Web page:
Sitting is the new smoking, we’re often told. It not only takes a toll on our joints and backs, sitting has been linked to heart problems, weight gain and early death. And even if we exercise 30 minutes a day, it may not be enough to offset the risks of sitting, research has found.

But what’s an office worker to do? Prolonged sitting is simply a fact of life: we sit for eight hours on the job, then sit again on our commutes, then sit again at home. But Toronto-based sports and rehab chiropractor Sapna Sriram told CTV’s Canada AM this week there are a few ways office workers can stay active even if they’re chained to a desk.

1. If you have to sit, do it right

The first tip for office workers is to set up an ergonomically sound workstation, with the chair set in the right position.

“When you’re sitting at your desk you want to make sure your thighs are parallel with the floor, your knees are at 90 degrees and you’re sitting all the way back in your chair,” Sriram said.

Your feet should be flat on the floor in this position, not tucked under your chair, so if they’re not, use a footrest so your feet don’t dangle.

Adjust the height of your seat back to ensure the lumbar support of the chair is in the small of your lower back, to support the curve in your spine.

Avoid the "poking chin" posture of leaning forward to read your monitor, as this causes tension in the neck and shoulders. If you find yourself doing this a lot, you may be having trouble reading the screen. Move the monitor closer, or increase the font size of your documents. (Hint: To increase the font size on webpages, press Ctrl and the + sign.)

2. Reset often

Sriram says we should try to not sit any longer than 45 to 60 minutes at a time, so if you have trouble remembering to get up and move, set an alarm on your desk or phone.

Since it’s easy to slip back into old habits of slouching, find ways of reminding yourself to reset your posture. Sriram offers this simple trick to help you reset regularly: turn your palms up.

“By turning your palms up, you’ll automatically go from a slouched posture to an upright one,” she said.

This simple move forces you to roll your shoulders back, which automatically lifts the neck and makes you straighten up. She advises reminding yourself to turn your palms up regular intervals, such as whenever you take a call.

“There’s no excuses and your body will be so happy,” she said.

3. ‘Deskercise’ discreetly

Sure, there are lots ways to exercise in an office, but if you’re in an open-concept space, it can feel odd doing desk pushups and squats with everyone watching. Instead, find subtle to ways to move and activate your muscles without causing a scene.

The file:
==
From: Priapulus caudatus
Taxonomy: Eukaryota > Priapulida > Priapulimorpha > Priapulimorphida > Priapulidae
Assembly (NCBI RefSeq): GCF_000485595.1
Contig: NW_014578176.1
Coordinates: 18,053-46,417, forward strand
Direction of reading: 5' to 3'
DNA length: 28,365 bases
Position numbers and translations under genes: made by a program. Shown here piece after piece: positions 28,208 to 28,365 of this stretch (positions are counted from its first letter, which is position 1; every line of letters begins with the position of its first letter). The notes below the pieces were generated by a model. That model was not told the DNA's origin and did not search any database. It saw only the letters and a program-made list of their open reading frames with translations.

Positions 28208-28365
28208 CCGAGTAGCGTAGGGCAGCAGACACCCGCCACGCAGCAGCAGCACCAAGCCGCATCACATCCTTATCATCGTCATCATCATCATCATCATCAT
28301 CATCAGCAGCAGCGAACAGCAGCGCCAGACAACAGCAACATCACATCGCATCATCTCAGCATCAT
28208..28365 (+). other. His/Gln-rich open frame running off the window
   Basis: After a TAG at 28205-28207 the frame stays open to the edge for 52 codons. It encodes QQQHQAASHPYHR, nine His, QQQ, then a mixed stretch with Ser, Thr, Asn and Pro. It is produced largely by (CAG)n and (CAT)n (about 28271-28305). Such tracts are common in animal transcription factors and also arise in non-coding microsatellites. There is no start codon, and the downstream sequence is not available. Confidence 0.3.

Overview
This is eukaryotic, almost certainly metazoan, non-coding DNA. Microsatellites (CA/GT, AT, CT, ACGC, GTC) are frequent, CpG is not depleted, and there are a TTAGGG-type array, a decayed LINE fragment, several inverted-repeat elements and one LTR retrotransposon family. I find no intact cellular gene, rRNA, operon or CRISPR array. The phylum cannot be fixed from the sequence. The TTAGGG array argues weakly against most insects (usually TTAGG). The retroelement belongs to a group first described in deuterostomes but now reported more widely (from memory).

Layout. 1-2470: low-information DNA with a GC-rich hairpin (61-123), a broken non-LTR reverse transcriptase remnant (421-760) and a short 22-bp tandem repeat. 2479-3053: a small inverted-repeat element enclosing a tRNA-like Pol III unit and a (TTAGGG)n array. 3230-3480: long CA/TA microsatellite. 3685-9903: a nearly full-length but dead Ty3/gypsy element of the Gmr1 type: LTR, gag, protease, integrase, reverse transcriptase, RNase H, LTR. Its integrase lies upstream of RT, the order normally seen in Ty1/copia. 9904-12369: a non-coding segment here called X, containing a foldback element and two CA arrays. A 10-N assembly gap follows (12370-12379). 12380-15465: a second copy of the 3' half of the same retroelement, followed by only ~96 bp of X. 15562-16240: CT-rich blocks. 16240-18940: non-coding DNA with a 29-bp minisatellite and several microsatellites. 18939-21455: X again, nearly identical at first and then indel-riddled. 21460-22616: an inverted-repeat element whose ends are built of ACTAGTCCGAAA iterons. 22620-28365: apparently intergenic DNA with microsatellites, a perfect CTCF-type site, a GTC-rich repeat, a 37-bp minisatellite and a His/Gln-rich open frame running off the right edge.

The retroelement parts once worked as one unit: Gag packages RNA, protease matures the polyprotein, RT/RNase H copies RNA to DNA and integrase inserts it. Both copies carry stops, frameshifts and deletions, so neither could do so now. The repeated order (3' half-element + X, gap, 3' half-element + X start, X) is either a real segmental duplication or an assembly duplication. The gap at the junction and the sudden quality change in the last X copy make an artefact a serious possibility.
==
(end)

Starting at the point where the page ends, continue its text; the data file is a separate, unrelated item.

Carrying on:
One simple move is to straighten your arms in front of you, do a big yawn over your head and then stretch your arms to each sides. Next, with your arms still outstretched, bend over, lift your toes and keep your heels on the ground to do a hamstring and calf stretch. To stretch out tired wrists, move to the edge of your chair, straighten out your arms, flex your hands and stretch out your wrists. Then begin to slowly rotate your trunk to activate your shoulders and chest.

“For people who complain about aching wrists or who say they have numbness and tingling and get carpal tunnel syndrome, this is a great exercise you can do,” says Sriram.

Other subtle desk exercises include seated calf raises in which you simply lift your heels keeping your toes on the floor; chin tucks to stretch out the neck, and shoulder shrugs. To work your legs, just get up and sit back down a few times, Sriram advises.

“You’ll be activating your glutes, your back, your core. And you’re waking up the muscles that don’t get active during the day,” she says.

4. Incorporate more movement into your day

Desk exercises are great, but what’s even better is incorporating standing and movement into your work day.

Last year, British public health experts issued recommendations saying that all office workers should stand or walk for at least two hours a day, to help ward off the dangers of prolonged sitting.

Standing for hours isn’t great for your muscles or back either, so find a way to do a little of each all day -- sit while typing, but stand while taking calls, for example.

Dr. Mike Evans, a physician at Toronto’s St. Michael’s Hospital and the founder of the Evans Health Lab has long called for “making your day harder” by changing up your routines to add more exercise.

Incorporate movement into your workday by:

  • walking down the hall to speak to a colleague instead of emailing them
  • keeping your lunch and snacks in the kitchen so you have to walk to get them
  • taking the stairs instead of the elevator
  • walking on all escalators, rather than standing
  • choosing the furthest parking spot if you drive to work
  • getting off one stop early if you take transit